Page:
1980 (2022 reissue)
(Review by Steve Shafer)
Remastered and reissued for the first time since 1980, the John Collins-produced/co-written 12" single featuring Victor Romero Evans' "At the Club" and The Detonators' "Lift Off" should be of interest to Specials' fans, as it's forever linked to their most brilliant release--the Ghost Town EP.
Back in the day, after the Evans/Detonators record was played on Radio One's "Roundtable" program and favorably reviewed (it also was #1 on Black Echoes' reggae chart at the time), Collins received a late-night call from Jerry Dammers asking him if he might be interested in producing The Specials' next recording. The band was very impressed with Collins' production (recorded on a four-track in the front room of his house and released on his own label) and, in the wake of More Specials' not completely welcome excursion into muzak/lounge and the hi-tech 24-track studio it had been recorded in (that offered Dammers too many choices!), The Specials wanted to capture a more authentic reggae sound for these new songs in a much simpler fashion. And they believed Collins was their man.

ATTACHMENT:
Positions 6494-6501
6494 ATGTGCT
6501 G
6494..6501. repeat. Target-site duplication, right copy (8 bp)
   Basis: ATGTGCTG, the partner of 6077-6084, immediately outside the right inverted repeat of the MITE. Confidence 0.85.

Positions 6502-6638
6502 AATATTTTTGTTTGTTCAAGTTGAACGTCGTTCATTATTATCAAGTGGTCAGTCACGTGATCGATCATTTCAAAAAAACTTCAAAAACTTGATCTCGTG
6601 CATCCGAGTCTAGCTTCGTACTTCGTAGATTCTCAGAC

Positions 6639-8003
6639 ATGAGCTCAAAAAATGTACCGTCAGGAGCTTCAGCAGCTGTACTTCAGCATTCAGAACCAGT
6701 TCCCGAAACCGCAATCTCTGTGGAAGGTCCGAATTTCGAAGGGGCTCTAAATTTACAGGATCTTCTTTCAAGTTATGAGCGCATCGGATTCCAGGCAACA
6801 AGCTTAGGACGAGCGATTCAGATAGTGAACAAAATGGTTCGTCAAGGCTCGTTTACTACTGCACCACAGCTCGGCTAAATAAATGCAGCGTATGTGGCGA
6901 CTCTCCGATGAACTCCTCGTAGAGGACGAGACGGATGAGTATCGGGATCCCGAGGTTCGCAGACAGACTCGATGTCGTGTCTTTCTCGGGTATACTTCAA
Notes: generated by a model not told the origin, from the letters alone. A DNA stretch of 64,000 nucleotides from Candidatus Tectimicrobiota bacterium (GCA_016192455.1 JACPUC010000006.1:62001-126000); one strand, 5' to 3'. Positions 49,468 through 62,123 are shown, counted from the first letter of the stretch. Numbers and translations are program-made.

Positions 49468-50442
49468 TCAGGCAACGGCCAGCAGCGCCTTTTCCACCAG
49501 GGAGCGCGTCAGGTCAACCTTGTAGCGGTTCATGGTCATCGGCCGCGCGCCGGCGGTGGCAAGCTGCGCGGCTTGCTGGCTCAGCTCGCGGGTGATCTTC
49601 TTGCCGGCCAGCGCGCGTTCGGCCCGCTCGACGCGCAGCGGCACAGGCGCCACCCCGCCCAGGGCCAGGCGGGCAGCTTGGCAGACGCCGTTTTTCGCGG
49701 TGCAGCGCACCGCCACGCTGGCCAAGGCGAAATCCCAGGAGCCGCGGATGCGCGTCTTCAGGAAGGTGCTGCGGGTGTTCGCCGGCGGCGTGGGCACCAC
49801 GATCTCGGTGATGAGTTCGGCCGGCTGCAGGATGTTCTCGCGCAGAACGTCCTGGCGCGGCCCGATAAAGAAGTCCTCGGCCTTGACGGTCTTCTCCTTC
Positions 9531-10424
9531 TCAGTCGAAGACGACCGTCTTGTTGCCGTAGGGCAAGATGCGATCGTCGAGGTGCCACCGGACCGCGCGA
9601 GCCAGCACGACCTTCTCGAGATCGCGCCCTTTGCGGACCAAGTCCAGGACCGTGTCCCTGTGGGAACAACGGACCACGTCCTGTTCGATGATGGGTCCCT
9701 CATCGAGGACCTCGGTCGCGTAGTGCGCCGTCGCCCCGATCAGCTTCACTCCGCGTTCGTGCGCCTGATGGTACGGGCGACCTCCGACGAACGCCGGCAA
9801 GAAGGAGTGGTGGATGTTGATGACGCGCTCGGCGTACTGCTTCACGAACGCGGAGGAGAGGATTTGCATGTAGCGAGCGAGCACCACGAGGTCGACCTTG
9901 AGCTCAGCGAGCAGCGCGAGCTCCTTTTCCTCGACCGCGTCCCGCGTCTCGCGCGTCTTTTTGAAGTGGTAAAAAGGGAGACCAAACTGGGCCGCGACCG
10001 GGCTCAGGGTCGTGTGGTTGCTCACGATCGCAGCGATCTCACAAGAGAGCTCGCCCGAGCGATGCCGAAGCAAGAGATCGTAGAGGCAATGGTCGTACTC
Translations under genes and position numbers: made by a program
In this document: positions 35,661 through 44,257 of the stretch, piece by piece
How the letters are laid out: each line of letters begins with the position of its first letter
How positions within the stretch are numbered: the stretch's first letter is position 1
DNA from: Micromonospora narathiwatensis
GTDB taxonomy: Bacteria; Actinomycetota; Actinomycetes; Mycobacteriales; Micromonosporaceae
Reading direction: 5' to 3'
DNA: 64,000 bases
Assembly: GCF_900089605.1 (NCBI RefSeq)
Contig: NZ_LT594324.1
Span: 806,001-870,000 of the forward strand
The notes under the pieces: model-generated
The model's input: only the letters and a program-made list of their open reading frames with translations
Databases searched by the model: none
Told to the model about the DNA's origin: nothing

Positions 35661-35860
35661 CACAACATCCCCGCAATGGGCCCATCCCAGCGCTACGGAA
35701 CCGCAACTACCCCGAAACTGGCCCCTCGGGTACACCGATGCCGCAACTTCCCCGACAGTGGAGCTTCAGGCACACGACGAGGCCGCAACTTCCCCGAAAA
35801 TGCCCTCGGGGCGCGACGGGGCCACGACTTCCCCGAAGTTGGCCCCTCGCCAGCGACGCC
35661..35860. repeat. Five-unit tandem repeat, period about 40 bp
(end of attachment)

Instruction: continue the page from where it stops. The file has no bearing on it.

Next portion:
When The Specials' met John Collins, they didn't expect him to be white. Lynval Golding and Neville Staple told him, "We were expecting someone like Lee Perry; a wild rasta smoking ganja." Indeed, the seductive Lovers Rock of "At the Club" and mysterious outer space dub of "Lift Off" seem as if they could have come from the mixing desks of Dennis Bovell or Mad Professor, two of the top UK reggae producers back then--and now. (Trainspotters will be interested to know that Victor Romero Evans also played the part of Lover in Franco Rosso’s stellar 1980 film Babylon--an updated Thatcher-era The Harder They Come shot in South London, with a boss reggae soundtrack by Bovell, Yabby U, I-Roy, Cassandra, Aswad, Vin Gordon, and Michael Rose.)
Of these two tracks, the wonderful dub instrumental "Lift Off" is clearly the sonic blueprint for what Dammers wanted for "Ghost Town." It sports a clean, warm, roots reggae sound with electro percussion and trippy synth effects (shades of every B 1950s sci-fi film you've ever seen)--and features the same ghost synth that is later used to open and close "Ghost Town." (To these ears, John Bradbury's drumming on "Ghost Town" and "Friday Night, Saturday Morning" sounds like its programmed, even though it's not; but I think it's a combination of how Brad is drumming--reportedly influenced by Gregory Isaacs' "Night Nurse"--and how Collins recorded him.)
Specials' completists will want to snap up a copy of this (I ordered a copy through Juno.co.uk), but the Victor Romero Evans "At the Club"/Detonators "Lift Off" 12" is worth having in its own right. It's a fantastic slice of early '80s UK reggae that stands the test of time.
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